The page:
Last week in Washington, D.C., the U.S. Department of Energy opened its Solar Decathlon, a biennial collegiate competition to design and build completely solar-powered houses. Twenty finalists from universities all over the world trucked their creations to the Mall and reassembled them into a futuristic neighborhood that’s open to the public for a week. A panel is currently judging the houses on a variety of measures, including market appeal, engineering and — new this year — affordability.
The big news for Vermont is that Middlebury College made the cut. The team is currently exhibiting Self-Reliance, a 1000-square-foot dwelling styled in a streamlined version of the Vermont farmhouse vernacular, with a 7.2-kilowatt solar array on its gabled roof.
Construction costs came in at just over $250,000, which will earn the house nearly full points in the affordability category. Featured on PBS’ “Nightly Business Report” this summer, Midd’s creation is rightly getting serious national attention.
Meanwhile, a different solar house is coming to life on the Norwich University campus in Northfield, and not getting nearly as much press. The private military institution has a master’s in architecture program — the only nationally accredited one in Vermont, Maine or New Hampshire — but Norwich’s solar house, like Midd’s, is an undergraduate project.
Sited on a back field, the unfinished structure is all flat roofs and industrial-chic design. Narrow-cut, rough-sawn pine boards sheathe a rectangular core. Two smaller modules attached to either side are clad in corrugated sheets of galvanized metal. Solar panels, when they are installed, will look entirely appropriate. Even the house’s name has an edgy, industrial feel: RAE[V]. Pronounced “rave,” the acronym stands for Renewable Adaptable Eco-Housing [Vermont].
RAE[V]’s first iteration didn’t make it into the 2011 Decathlon, so in November, the university team will resubmit it for the 2013 competition. Whether or not it ends up on the Mall that year, however, the house is noteworthy for calling into question the DOE’s definition of “affordable.”
“This is not real estate. This is realistic estate,” says architecture professor Danny Sagan with a grin. He and two colleagues in the department, fellow assistant prof Matt Lutz and adjunct Steve Kredell, have met on site to give a tour. The architects are among a panoply of professors across disciplines, including Edwin Schmeckpeper in engineering and Michael Puddicombe in business and management, who are advising the democratically-led student team, which consists of architecture, engineering, construction-engineering-management and even public-policy majors. RAE[V] may not look “quintessentially Vermont,” the architects note, but it’s being designed and constructed down to the last detail with Vermonters — and their budgets — in mind.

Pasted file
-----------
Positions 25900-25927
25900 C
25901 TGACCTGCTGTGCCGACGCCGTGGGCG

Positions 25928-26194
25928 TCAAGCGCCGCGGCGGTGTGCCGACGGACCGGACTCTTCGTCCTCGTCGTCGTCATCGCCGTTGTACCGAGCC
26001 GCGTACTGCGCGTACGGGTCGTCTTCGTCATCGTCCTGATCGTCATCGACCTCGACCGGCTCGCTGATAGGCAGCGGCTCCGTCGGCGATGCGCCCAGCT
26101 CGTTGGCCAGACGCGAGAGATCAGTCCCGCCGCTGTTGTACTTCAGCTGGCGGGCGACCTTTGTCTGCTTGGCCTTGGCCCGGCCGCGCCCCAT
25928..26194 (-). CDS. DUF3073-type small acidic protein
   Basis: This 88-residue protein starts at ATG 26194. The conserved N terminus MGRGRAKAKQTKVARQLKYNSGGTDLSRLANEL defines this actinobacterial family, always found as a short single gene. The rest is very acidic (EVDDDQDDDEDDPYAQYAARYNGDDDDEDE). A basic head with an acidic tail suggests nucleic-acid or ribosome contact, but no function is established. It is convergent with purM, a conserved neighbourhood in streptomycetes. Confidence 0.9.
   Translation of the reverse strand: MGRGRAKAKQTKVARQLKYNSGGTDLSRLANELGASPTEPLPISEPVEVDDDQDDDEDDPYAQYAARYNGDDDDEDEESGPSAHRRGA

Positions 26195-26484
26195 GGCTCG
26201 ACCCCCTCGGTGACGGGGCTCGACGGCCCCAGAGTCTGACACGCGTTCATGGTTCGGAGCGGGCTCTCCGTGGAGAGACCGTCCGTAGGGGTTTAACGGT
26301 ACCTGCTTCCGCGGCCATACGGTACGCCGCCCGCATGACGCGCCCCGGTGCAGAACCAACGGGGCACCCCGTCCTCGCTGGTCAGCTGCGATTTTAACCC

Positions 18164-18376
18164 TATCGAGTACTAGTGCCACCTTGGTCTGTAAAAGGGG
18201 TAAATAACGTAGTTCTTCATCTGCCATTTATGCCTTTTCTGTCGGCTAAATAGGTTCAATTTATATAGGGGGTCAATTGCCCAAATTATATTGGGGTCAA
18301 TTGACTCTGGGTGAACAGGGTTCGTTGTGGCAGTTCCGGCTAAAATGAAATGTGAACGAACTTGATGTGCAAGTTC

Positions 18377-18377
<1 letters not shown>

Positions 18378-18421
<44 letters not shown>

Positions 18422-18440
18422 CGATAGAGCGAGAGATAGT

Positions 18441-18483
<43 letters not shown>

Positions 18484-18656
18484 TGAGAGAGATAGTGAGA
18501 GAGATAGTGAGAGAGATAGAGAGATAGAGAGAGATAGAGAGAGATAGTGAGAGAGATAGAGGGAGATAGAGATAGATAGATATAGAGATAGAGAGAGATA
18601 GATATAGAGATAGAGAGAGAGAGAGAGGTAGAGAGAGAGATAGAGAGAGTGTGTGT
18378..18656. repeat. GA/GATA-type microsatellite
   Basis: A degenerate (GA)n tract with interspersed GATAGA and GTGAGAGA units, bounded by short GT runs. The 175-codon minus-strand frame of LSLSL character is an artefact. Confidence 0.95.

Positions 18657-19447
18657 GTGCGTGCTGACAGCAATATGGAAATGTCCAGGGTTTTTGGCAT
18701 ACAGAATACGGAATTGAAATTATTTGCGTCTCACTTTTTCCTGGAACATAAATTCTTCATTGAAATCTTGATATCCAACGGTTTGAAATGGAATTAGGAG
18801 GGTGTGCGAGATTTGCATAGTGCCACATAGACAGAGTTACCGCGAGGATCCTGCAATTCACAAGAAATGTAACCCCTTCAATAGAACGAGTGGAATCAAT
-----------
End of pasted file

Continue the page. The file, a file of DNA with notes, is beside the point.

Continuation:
Bolstering this point, Lutz starts the tour by producing a copy of the “2010 Vermont Housing Needs Assessment.” The report, drawn up by the Vermont Housing and Finance Agency, focuses on Vermont’s 55,000 “lower-income” households — that is, households of renters or owners who make less than $41,000 a year.
According to the report, these families’ housing costs eat up an untenable portion of their income: a third to, in 20,000 cases, half. As Gina Fantoni, a junior architecture major who worked on RAE[V] this summer, estimates, “about half of Vermont residents can’t afford their housing.” Whatever the stats, it’s clear that many Vermonters can’t afford a $250,000 home, no matter how much it saves on energy costs.
Enter RAE[V], a house that embraces a different Vermont vernacular. That corrugated metal is ubiquitous on area barns and sheds, and it’s inexpensive. Plus, it has no maintenance costs. The rough-sawn pine is 50 cents a board foot at a nearby lumber supplier, according to Sagan. The two “plug-in modules” attach to either side of the house’s core with $10 lag bolts. Though the students are currently rethinking the modules for greater adaptability, the idea is that they can be added, subtracted or switched around as the family within grows or shrinks.
With the plug-ins, the house is 1000 square feet, the maximum for Decathlon houses. It’s being designed to cost $150,000, which includes the cost of a four-kilowatt solar array, Lutz says.